Pyrenees Shire Council appointed Michelle Malone-Cohen project manager to carry out the Grampians Pyrenees Wine and Culinary Tourism Plan in June.
Since her appointment to the role, she has been working with stakeholders to develop a brand framework and decide on a place descriptor, such as ‘The Western Highlands’, to link the two regions.
Other priority actions revealed in the plan include the creation of a tasting trail, a centralised cellar door showcase and an ‘innovative’ food and wine event calendar.
A perceived lack of culinary product and experiences, a lack of coordination and consumer profile were identified as challenges in the plan.
Blue Pyrenees Estate chief winemaker and chief executive Andrew Koerner said packaging experiences was the way forward for tourism in the Grampians and Pyrenees wine regions.
“The days are gone of people just driving by and dropping in. You have to give them a reason to come. You need a compelling food, wine and experience all together,” he said.
Blue Pyrenees Estate will host it’s first November Sun music event on November 17. The event is marketed as a celebration of great wine, Australian music, local food and craft beer with 1980s rockers Dragon.
Mr Koerner said it was hoped the event would draw visitors from further afield.
“Our experience tells us that we are very busy on long weekends… people from Melbourne will travel the distance if they can stay and extra day,” he said.
“It has been a challenge to draw people from further afield on a regular weekend, but if there is an event on it will encourage people to travel. The more events like this the more people we pull.”
“We have targeted people from Ballart for event, but we know people from as far as Mildura, Melbourne and Geelong are coming and we are pushing further with television advertising into Bendigo.”
Other wineries have also begun marketing packaged experiences; Dalwhinnie offers a tour of the vineyard with vigneron David Jones and Mt Langi Ghiran offers a picnic in the vineyard with a game of bocce.
Wine and wildlife with Halls Gap Zoo and wine hikes with ‘glamping’ near the vines are other event opportunities identified in the tourism plan.
Mr Sheehan said the Grampians and Pyrenees was aiming for a level of collaboration that was not currently happening between two other regions in Victoria.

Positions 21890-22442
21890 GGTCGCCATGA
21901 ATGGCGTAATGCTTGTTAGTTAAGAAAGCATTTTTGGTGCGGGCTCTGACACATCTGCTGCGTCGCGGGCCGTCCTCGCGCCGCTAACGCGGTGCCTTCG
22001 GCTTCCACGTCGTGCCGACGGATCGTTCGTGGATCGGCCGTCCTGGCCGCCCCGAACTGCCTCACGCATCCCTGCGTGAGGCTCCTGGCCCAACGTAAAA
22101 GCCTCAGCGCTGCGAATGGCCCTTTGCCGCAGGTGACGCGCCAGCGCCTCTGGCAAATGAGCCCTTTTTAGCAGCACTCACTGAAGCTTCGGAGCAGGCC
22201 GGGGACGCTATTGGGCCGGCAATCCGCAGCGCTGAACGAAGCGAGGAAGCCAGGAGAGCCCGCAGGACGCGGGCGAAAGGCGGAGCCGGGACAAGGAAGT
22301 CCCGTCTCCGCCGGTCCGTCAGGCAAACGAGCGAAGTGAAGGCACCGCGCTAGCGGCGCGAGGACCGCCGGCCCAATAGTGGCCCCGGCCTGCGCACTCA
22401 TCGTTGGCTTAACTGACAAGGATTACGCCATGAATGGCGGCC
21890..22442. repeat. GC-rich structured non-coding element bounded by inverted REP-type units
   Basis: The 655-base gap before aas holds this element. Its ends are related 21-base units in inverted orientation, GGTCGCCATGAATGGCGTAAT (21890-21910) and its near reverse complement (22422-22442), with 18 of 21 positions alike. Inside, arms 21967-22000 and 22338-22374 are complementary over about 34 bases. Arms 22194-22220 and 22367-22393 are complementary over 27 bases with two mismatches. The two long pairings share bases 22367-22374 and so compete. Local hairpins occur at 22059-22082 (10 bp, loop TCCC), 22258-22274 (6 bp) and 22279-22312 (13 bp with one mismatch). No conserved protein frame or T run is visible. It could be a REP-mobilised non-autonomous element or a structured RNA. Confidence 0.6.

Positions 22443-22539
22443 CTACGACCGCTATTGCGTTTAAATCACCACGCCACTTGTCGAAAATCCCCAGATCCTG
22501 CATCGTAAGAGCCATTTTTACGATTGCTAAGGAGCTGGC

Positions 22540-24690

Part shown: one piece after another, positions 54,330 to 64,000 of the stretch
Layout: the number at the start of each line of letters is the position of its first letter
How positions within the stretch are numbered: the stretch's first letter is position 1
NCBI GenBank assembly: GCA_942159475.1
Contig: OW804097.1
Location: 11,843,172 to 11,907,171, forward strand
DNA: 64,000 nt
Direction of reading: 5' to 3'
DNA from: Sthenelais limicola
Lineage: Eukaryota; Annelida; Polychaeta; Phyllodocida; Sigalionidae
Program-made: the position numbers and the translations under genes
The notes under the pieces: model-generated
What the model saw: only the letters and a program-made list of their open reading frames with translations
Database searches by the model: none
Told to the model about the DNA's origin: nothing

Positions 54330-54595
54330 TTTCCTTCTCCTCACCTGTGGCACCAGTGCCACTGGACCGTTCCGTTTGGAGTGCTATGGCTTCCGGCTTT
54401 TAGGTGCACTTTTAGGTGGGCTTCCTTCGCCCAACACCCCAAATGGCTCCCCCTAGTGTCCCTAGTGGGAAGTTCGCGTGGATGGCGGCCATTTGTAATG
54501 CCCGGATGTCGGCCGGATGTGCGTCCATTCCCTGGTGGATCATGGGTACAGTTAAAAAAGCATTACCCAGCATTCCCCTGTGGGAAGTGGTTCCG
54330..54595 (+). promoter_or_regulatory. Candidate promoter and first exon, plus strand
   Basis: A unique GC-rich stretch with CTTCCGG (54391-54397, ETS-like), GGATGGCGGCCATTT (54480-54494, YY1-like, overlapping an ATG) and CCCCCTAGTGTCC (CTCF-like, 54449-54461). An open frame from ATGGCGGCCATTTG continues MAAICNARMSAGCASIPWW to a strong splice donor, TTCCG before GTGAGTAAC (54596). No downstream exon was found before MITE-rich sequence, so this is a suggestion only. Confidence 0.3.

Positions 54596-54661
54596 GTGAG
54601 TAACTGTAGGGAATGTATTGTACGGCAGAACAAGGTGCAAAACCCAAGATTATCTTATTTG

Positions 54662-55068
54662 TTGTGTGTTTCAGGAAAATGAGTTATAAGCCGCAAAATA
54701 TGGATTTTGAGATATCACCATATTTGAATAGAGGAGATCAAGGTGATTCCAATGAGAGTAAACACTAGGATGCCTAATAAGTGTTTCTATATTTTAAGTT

“There are a couple of programs about to begin in tourism development where we will see other regions collaborating, but we have a bit of a head start,” he said.
The Five Pillars Tourism Project announced in September will narrow the message about Victorian wine into five regional names.
The Pinot Coast will include Geelong, Gippsland and Mornington Peninsula, King Valley Prosecco Road focuses on the King Valley region, Rutherglen Fortified Resurgence for Rutherglen, Yarra Valley Culinary Destination for the Yarra Valley and the Central Region to include Bendigo, Heathcote, Grampians and the Pyrenees.
Pyrenees Shire Council manager economic development and tourism Ray Davies said while wine and food will remain a tourism focus, a new cycling masterplan will add another level of experience in the Pyrenees.
“One of the things identified in the consumer research during develop of the wine and culinary tourism plan is people like to have plenty of activities when they are on a short break. Throughout the region there is plenty of potential for developing cycling infrastructure that would promote high activity levels,” he said.
Grampians and Pyrenees are two of the 22 identified wine regions in Victoria. Eight wineries out of 20 in the Pyrenees have been awarded five red stars by renowned critic James Halliday. Four our of the eight wineries in the Grampians have received the same recognition.
Both regions operate off a low base of wine tourism visitation figures and recent National Visitor Survey figures suggest the regions are growing below industry norms, the wine and culinary tourism plan reveals.
It also reports a low awareness of the Pyrenees and Grampians region with the ‘lifestyle leader’ target audience based in Melbourne.